If the world doesn’t end tomorrow (as the Mayan calendar supposedly predicts), it’s time to look back at 2012 and analyze and evaluate your business goal achievement. Before you start trying to achieve new goals for 2013, it is important to examine the past year. If your business is like most other companies, you will find scattered among 2012 both successes and failures.
Just as there could be several explanations for why the Mayan calendar stops on December 21, there are many factors in every business success or failure.
Here are the steps we follow in evaluating our goal achievement.
Step 1. Divide all business actions into groups matching your business goals for the year. One of your goals might be to discover operational efficiencies that will reduce operating costs by six percent. You might gather under this goal
- new machinery or systems that will reduce production time
- hiring a workforce management consultant to work with your operational and manufacturing managers
- extending the work day one additional hour in the afternoon or morning in order to include one hour for exercise for every employee (based on the believe that people who are in better shape are more productive).
Step 2. Divide the activities you have recorded for each goal into successful and unsuccessful activities. Remember, you are not looking for just any kind of success – you must define success for each activity according to the goal you expected it to achieve (we will look at unanticipated benefits later). For example, if you planned a marketing campaign to bring in 30 new customers each month, and you brought in only 12, the campaign was not successful. If your campaign brought in 50 new customers, it was hugely successful.
Step 3. Next, analyze each action or campaign to determine why it succeeded or failed. Until you know why you were successful, you cannot replicate the success next year. Were you were able to identify mistakes quickly and make a correction or change course? Did you lose a key team member? Was there a change in leadership? Were you modestly successful with actions that produced the desired results, but too optimistic in your expectations? Did you underestimate what you could achieve? Was there a significant budget cut related to the project or campaign? Drill down and talk with the people who were directly involved in each effort.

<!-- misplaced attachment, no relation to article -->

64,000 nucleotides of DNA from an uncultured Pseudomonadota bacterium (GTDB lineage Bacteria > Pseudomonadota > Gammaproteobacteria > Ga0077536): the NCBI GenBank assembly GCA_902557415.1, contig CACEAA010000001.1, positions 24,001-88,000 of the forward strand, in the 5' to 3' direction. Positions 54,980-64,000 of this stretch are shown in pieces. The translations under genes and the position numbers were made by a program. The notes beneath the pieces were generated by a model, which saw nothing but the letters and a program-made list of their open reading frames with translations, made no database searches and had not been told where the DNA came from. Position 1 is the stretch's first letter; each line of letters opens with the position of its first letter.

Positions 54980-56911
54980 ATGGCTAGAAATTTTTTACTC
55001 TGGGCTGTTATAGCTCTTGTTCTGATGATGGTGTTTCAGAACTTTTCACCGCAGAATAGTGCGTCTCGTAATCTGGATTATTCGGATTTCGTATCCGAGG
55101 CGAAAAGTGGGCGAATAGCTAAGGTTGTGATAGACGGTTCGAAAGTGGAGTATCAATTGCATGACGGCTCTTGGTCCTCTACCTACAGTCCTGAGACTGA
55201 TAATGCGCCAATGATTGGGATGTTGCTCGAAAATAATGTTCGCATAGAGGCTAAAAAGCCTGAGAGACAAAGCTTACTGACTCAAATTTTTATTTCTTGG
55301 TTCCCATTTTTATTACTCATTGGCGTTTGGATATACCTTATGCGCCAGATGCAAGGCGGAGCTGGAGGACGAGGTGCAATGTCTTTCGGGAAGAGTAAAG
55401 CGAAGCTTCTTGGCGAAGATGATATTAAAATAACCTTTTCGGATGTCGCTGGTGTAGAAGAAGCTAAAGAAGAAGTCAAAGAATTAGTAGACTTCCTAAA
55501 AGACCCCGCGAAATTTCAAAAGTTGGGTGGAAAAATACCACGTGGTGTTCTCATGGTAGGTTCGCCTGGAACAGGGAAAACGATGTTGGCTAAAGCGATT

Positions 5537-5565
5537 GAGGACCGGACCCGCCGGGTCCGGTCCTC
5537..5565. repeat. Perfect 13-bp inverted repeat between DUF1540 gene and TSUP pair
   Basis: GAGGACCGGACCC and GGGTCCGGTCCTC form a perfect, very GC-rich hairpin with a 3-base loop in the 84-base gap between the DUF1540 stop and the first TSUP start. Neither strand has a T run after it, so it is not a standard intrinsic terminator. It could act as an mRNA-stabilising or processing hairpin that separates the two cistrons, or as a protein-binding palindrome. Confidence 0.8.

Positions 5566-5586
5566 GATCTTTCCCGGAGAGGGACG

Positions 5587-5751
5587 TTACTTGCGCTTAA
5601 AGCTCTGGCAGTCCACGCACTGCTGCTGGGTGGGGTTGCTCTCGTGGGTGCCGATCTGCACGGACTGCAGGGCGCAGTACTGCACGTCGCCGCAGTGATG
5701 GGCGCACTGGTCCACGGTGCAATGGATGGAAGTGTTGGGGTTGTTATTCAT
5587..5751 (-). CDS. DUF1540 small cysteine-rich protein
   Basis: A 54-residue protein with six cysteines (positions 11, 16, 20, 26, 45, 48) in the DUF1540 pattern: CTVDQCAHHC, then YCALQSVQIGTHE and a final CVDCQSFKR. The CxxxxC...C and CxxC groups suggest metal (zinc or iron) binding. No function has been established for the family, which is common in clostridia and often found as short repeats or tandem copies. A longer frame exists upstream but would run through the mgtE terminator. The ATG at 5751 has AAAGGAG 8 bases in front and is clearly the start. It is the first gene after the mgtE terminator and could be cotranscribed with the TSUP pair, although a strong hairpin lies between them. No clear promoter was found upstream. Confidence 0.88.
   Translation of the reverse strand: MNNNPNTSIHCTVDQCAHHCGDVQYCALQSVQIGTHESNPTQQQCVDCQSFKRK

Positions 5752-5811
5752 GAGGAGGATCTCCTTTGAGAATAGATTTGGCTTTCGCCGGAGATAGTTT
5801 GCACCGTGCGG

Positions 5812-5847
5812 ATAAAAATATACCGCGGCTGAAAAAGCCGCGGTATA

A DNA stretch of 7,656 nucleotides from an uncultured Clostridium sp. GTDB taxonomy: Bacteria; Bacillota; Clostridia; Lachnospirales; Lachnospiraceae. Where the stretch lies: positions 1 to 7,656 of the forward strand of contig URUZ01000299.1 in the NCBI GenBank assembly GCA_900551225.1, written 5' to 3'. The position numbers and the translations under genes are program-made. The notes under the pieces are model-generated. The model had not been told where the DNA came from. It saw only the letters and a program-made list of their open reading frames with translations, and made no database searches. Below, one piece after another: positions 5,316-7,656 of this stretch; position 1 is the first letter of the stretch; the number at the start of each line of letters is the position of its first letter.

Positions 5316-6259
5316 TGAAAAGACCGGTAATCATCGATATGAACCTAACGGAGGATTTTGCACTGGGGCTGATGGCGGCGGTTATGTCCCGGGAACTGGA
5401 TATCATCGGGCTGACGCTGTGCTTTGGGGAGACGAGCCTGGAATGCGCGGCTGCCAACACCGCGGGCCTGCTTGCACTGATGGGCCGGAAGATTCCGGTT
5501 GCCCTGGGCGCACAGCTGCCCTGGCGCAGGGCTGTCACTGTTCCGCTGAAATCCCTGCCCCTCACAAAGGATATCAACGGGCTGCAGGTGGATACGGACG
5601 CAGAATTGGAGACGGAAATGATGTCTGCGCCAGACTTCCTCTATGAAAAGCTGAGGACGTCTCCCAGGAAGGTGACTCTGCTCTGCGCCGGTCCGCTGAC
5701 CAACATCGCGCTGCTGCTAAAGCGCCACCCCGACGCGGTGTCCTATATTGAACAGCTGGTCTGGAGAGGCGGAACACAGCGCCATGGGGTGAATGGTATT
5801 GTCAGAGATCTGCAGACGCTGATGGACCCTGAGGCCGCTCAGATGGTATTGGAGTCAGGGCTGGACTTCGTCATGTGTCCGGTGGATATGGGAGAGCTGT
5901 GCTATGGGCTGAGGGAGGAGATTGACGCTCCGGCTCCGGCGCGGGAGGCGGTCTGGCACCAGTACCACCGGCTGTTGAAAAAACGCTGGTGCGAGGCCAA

Step 4. For each activity, ask participants the following questions:
- Why did we succeed, or fail?
- What could we have done differently to change the outcome?
- Did we decide the plan was not working and make a course correction somewhere?
- Were particular people largely responsible for the success or failure of the activity?
- Was the action implemented at the right time?
- Did we tire of the effort and drop the ball?
- Did the plan require involvement of anyone outside the firm? Did that involvement meet expectations?
The point of these questions is to determine what you did correctly and what you did wrong on each activity. Few activities are implemented with no errors. What can you learn about your plans to achieve key business goals, about your implementation of the plans, about the people involved in the activity, and about the results?
Step 5. Look for your accidental benefits of activities in 2012. Accidental benefits are things you discovered or unanticipated positive outcomes (even side benefits) of your activities. For example, your 2012 plan probably did not include social media marketing on Pinterest. If you added this activity at some point during the year, and it brought you a few new customers, you achieved an accidental benefit. You will likely want to continue this marketing strategy.
Step 6. Regardless of your original intention when planning activities implemented in 2012, would you do the same thing again? If so, what should you do differently? Why?
Step 7. Finally, review your plans for 2013. How does everything you learned about your success or failure in 2012 suggest you should modify your 2013 plan to achieve greater success?
On January second or third, it will be time to start moving forward and implementing your new plans. You can give your team a head start on 2013 by taking the time between now and the end of the year to look back, analyze, and evaluate everything you did in 2012. Learn from both your successes and your failures, and fine-tune your new plans. If your firm is like many companies (of any size), your review will identify at least one activity in your 2013 plan you should remove. Typically, you will also identify a few alterations in your plans that will improve the likelihood of success, and you might add one or two activities or initiatives.
Until you take the time to learn from 2012 by looking back, analyzing, and evaluating your planning for 2013 might be flawed. Fine-tuning your plan in light of your evaluation strengthens your plan and improves your outlook for 2013.
By Staff, Little Black Dog Social Media & More